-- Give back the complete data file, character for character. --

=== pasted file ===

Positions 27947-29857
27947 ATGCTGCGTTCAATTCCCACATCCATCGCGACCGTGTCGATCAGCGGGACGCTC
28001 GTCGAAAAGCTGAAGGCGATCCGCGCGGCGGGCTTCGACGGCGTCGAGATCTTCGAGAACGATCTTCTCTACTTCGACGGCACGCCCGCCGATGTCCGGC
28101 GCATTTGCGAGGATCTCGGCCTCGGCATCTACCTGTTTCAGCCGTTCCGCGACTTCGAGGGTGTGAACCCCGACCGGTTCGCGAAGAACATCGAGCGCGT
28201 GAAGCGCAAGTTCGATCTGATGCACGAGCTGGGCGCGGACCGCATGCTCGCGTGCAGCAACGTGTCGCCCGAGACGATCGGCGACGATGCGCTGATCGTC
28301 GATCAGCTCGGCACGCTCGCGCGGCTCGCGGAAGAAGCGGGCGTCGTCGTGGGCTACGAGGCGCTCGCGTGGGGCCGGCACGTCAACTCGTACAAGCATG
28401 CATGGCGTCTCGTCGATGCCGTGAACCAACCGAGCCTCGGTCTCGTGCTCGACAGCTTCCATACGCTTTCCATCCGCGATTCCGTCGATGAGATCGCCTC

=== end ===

Positions 27947-29857
27947 ATGCTGCGTTCAATTCCCACATCCATCGCGACCGTGTCGATCAGCGGGACGCTC
28001 GTCGAAAAGCTGAAGGCGATCCGCGCGGCGGGCTTCGACGGCGTCGAGATCTTCGAGAACGATCTTCTCTACTTCGACGGCACGCCCGCCGATGTCCGGC
28101 GCATTTGCGAGGATCTCGGCCTCGGCATCTACCTGTTTCAGCCGTTCCGCGACTTCGAGGGTGTGAACCCCGACCGGTTCGCGAAGAACATCGAGCGCGT
28201 GAAGCGCAAGTTCGATCTGATGCACGAGCTGGGCGCGGACCGCATGCTCGCGTGCAGCAACGTGTCGCCCGAGACGATCGGCGACGATGCGCTGATCGTC
28301 GATCAGCTCGGCACGCTCGCGCGGCTCGCGGAAGAAGCGGGCGTCGTCGTGGGCTACGAGGCGCTCGCGTGGGGCCGGCACGTCAACTCGTACAAGCATG
28401 CATGGCGTCTCGTCGATGCCGTGAACCAACCGAGCCTCGGTCTCGTGCTCGACAGCTTCCATACGCTTTCCATCCGCGATTCCGTCGATGAGATCGCCTC